Are the Marlins going to risk Josh Johnson?


It looks as if Josh Johnson will miss his next start, as he missed his scheduled Sunday bullpen session. Johnson has been plagued with back and shoulder issues for the last week or so, and the Marlins are considering options as the team goes forward, including shutting him down for the year.

Johnson is signed with the Marlins for another three years, so the team has a vested interest in maintaining his health. It is good to hear that the Fish are considering options with JJ, but I think airing on the safe side here is the best policy. If there is a remote chance that these injuries could develop further into more dangerous health issues, the team should go ahead and shut down Johnson’s season.

There is some temptation to get Johnson more playing time in order to have him compete for the Cy Young award. The NL Cy Young is undoubtedly going to boil down to a three-horse race between Johnson, Roy Halladay, and Ubaldo Jimenez. Johnson currently leads the NL in fWAR and is second to Halladay in rWAR, so if he kept pace for the remainder of September, I’m certain he would remain in competition and indeed perhaps be in the lead. However, even if Johnson is shut down for the remainder of the year, I expect he will still get award looks, and while he might not have a chance to win, he will remain healthy for next season.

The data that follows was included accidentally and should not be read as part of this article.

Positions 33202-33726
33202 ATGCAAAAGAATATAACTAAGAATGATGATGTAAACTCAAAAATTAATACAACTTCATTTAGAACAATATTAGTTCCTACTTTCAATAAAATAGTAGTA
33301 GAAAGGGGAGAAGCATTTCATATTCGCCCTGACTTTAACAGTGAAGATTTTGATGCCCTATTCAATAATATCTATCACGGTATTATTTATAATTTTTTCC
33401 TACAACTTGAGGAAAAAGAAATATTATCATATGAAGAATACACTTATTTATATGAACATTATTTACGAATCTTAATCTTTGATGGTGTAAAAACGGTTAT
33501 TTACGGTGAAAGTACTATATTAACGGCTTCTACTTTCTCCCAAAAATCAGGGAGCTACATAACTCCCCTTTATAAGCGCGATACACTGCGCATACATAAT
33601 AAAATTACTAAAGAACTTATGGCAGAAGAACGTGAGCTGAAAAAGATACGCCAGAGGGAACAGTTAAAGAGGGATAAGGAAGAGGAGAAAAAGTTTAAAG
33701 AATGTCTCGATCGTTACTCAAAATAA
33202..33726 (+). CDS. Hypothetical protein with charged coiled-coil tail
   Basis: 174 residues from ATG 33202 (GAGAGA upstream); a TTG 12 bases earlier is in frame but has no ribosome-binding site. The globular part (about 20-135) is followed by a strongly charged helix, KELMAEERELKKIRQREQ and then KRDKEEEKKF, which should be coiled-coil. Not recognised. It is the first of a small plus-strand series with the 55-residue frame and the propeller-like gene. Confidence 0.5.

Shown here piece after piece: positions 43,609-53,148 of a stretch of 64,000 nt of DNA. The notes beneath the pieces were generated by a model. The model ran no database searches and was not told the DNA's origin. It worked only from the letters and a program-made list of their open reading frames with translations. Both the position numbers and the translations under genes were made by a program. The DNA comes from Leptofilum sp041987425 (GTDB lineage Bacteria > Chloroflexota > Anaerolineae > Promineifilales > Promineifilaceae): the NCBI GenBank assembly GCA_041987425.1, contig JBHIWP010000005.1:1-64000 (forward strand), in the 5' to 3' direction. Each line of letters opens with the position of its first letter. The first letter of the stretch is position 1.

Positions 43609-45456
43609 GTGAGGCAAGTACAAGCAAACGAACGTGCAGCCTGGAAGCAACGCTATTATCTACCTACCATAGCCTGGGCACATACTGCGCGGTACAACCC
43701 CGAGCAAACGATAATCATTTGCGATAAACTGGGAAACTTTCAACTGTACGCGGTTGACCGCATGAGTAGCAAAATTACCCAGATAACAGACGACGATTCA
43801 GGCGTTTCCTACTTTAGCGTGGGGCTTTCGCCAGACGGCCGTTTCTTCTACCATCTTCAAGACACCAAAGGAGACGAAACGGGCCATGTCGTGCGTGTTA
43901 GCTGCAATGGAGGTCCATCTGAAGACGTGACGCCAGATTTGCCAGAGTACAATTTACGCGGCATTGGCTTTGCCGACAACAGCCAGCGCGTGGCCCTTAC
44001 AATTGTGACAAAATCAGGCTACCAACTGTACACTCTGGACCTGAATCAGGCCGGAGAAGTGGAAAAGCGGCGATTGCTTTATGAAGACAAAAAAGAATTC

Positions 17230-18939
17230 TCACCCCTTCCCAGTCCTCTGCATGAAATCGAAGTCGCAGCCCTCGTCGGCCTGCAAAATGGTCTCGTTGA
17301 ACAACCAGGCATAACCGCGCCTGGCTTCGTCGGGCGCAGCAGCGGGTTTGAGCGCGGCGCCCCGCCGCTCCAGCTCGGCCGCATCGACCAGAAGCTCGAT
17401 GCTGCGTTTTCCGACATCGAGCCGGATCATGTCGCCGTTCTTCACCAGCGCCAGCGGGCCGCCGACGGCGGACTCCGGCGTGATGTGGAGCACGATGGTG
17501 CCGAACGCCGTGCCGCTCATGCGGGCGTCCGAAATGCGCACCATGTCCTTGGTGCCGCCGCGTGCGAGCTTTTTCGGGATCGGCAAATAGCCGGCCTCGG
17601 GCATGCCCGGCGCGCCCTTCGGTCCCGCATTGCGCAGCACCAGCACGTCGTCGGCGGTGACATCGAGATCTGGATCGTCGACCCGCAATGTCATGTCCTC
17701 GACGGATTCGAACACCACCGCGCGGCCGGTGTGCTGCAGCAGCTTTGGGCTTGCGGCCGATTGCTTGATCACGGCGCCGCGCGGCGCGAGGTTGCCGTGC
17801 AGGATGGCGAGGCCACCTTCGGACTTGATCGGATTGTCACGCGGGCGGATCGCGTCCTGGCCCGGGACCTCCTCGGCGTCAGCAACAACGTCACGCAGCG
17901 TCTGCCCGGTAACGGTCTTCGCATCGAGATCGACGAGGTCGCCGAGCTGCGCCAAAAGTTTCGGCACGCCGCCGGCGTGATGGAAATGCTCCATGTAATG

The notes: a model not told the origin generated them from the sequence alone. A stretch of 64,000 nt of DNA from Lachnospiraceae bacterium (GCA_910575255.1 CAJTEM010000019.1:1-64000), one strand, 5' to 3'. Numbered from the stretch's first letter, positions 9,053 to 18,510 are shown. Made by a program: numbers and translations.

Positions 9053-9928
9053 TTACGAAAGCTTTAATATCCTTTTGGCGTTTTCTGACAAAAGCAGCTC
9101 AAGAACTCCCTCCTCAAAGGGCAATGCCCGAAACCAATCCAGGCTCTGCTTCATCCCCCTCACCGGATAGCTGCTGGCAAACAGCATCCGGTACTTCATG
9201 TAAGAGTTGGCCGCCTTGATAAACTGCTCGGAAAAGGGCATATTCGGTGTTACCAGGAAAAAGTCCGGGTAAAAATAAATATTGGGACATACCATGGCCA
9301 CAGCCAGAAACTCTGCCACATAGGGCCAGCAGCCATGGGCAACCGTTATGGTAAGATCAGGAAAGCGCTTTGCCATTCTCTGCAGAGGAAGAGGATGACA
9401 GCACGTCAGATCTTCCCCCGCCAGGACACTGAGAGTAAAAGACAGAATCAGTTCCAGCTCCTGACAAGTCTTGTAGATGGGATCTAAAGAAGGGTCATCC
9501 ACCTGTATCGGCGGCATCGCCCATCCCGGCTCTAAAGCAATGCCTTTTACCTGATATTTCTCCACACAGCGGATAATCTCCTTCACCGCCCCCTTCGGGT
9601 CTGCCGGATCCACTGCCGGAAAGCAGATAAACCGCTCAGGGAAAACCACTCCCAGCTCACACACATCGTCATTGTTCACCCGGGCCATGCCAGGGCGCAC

Baseball Prospectus’ injury expert Will Carroll weighed in on Johnson’s back:

The Marlins have already waved off his already pencilled-in Wednesday start, but sources tell me they’ll go ahead and shut him down. It’s a bit of a negative that he comes up just shy of 200 innings again, but really the “magic number” for longevity that I saw in my admittedly incomplete studies was 190 innings. Johnson is one, maybe two starts from that mark, but it’s not worth any risk. Johnson should be back next year and can be reasonably expected to be back at this level.

I absolutely agree with Carroll here. While it would be nice to get a full season out of Johnson and see how much better he would be by year’s end (my suspicion is that a 7-WAR season is not out of the question), his value over the next three seasons is far more valuable. I would be happy to bid adieu to Johnson’s 2010, knowing that it was a very successful one.

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